What happened

For the second day in a row, electric car giant Tesla (TSLA 0.52%) saw its stock tumble, as it continued to be rocked by investor worries over a renewed risk of conflict between Russia and Ukraine, rising interest rates in the U.S., the expansion of a recent Model 3 and Model Y recall into China, and of course -- Hitlergate.  

Tesla stock is down 3.6% as of 12:55 p.m. ET today. Any or all of the above factors may have contributed to today's decline, at least in part. And now investors have a new worry to consider, too:

The Barron's article.

So what

In a lengthy piece out this morning, iconic business news publication Barron's explains how yesterday's steep sell-off of Albemarle (ALB 3.25%) stock (Albemarle is a producer of lithium, used to manufacture the electric car batteries that power Tesla's vehicles) could foreshadow an era of declining profitability at the carmaker.  

Albemarle reported fourth-quarter sales and earnings yesterday that mostly matched Wall Street's forecasts for the company. Problem was, Albemarle's profit margins -- and its profits, period -- took a huge hit as it spent heavily to build out its production capacity to satisfy the tremendous global demand for lithium.

This effect of up-front capital investment weighing on profit margins is what investors call "low fixed-cost absorption," and in today's article, Barron's warns that a similar fate could await Tesla as it spends heavily to set up two new car production plants in Germany and Texas.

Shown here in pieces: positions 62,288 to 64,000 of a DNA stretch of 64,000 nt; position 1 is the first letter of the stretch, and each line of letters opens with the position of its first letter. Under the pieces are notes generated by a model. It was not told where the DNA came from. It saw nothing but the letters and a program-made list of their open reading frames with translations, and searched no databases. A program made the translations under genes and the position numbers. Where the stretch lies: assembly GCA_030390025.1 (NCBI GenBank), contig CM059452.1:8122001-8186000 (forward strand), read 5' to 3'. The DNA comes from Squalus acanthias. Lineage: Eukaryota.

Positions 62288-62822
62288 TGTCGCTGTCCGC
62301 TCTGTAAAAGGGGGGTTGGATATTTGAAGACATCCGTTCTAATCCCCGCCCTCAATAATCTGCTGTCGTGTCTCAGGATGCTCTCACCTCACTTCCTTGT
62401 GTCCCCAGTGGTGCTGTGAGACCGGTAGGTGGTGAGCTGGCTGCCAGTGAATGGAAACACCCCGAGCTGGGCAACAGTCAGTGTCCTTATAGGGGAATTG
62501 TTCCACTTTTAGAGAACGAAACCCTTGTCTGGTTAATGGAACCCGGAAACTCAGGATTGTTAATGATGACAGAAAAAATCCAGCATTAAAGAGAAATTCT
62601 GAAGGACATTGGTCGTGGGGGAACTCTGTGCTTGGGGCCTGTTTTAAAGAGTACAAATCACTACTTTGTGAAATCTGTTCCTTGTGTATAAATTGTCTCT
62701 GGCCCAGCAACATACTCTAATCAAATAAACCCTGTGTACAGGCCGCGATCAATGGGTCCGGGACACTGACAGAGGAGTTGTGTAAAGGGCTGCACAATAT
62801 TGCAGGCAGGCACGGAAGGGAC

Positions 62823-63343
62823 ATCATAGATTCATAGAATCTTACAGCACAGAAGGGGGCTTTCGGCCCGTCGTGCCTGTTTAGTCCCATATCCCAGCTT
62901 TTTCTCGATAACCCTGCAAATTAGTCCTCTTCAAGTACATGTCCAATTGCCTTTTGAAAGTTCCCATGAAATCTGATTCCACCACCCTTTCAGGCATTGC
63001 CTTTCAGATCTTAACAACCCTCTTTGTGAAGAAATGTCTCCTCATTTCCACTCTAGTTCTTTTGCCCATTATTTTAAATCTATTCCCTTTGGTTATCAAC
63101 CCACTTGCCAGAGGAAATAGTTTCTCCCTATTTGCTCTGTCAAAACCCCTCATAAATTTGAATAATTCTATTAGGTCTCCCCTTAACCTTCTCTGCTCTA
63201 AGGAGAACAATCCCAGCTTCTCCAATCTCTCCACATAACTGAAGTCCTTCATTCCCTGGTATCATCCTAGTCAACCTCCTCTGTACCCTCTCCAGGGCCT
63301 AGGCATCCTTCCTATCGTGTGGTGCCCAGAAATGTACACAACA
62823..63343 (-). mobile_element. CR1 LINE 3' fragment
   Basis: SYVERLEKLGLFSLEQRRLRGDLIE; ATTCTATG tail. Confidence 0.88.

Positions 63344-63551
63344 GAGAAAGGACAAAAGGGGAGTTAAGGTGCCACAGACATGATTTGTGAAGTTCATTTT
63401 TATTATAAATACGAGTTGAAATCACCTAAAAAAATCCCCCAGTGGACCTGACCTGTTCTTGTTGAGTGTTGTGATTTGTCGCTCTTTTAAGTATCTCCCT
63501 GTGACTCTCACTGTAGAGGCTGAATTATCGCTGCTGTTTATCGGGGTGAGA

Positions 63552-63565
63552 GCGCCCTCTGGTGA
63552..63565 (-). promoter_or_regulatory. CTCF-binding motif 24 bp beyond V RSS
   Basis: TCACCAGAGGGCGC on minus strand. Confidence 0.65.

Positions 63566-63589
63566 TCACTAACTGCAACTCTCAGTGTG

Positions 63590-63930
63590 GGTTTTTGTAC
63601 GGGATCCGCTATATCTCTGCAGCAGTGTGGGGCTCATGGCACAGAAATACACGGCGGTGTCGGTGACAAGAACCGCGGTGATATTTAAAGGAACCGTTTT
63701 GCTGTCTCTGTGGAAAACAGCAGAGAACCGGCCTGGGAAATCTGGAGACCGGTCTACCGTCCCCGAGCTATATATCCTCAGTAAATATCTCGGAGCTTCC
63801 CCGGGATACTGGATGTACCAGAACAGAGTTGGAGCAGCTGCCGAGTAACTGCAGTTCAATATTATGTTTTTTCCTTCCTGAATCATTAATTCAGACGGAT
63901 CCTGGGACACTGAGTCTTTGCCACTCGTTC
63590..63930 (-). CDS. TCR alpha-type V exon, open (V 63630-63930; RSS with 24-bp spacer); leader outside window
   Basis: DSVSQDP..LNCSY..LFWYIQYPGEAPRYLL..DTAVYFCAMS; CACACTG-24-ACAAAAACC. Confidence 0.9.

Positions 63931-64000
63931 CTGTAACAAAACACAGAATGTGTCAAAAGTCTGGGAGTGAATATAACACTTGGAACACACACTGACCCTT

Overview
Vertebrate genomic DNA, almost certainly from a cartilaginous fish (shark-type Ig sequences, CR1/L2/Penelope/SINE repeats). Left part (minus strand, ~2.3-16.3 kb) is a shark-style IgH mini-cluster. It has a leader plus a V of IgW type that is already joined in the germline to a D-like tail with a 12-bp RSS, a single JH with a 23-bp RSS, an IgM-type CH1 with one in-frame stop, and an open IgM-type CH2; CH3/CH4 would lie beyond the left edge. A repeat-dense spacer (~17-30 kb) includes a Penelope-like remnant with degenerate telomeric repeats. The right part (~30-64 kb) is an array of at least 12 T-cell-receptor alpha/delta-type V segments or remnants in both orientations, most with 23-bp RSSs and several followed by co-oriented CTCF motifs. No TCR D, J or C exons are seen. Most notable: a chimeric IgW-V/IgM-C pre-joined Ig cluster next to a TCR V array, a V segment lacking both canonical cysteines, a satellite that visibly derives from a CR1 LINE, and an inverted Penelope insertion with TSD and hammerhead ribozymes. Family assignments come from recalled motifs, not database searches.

White arrow declining sharply atop a stock tickertape display bathed in red.

Image source: Getty Images.

Now what

On the plus side, these two new factories should quickly enable Tesla to ramp up its annual car production by as much as 100,000 cars -- and eventually, by 1 million cars total. On the minus side, though, "it will take a while to get production ramped up," warns Barron's, and while production gets up to speed, Tesla's profit margins could take a hit.

Barron's notes that Tesla CFO Zachary Kirkhorn has been trying to prepare investors for this bad news, warning of "higher fixed and semi-variable costs in the near term," as well as "the usual inefficiencies as we ramp a new factory" in the company's Q4 conference call.

Investors may not have been paying close attention when he said that last month -- but they sure seem to be paying attention now that Barron's has repeated the warning today.